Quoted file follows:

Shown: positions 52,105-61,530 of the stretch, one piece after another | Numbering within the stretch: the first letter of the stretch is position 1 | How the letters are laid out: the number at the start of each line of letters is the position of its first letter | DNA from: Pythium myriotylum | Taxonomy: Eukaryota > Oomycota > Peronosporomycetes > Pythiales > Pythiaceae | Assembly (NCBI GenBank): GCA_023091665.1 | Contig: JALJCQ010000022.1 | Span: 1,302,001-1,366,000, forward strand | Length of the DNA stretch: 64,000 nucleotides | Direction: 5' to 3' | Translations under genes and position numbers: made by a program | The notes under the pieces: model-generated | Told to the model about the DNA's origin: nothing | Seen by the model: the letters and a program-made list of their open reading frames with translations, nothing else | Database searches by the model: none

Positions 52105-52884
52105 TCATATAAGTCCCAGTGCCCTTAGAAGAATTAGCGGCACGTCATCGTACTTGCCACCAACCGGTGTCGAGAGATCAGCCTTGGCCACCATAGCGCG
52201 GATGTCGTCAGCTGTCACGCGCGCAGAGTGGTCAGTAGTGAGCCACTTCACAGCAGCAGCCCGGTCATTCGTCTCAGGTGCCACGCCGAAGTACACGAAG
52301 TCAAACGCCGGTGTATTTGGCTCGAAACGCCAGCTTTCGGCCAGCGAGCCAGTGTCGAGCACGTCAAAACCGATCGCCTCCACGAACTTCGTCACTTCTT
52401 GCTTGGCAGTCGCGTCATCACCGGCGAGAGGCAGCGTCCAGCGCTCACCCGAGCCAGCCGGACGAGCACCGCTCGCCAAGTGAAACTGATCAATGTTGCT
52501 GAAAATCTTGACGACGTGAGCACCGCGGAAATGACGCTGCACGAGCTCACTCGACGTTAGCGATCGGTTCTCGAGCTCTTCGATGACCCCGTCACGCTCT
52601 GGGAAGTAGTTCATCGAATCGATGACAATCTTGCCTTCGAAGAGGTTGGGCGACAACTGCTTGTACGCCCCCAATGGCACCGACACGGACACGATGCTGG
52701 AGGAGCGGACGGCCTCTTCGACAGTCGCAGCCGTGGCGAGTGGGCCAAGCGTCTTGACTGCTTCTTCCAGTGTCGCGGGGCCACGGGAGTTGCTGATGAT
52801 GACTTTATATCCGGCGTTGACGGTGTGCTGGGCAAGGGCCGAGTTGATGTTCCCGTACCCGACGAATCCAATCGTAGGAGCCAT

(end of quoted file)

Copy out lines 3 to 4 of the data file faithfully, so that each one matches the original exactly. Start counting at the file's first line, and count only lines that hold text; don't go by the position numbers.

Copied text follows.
52105 TCATATAAGTCCCAGTGCCCTTAGAAGAATTAGCGGCACGTCATCGTACTTGCCACCAACCGGTGTCGAGAGATCAGCCTTGGCCACCATAGCGCG
52201 GATGTCGTCAGCTGTCACGCGCGCAGAGTGGTCAGTAGTGAGCCACTTCACAGCAGCAGCCCGGTCATTCGTCTCAGGTGCCACGCCGAAGTACACGAAG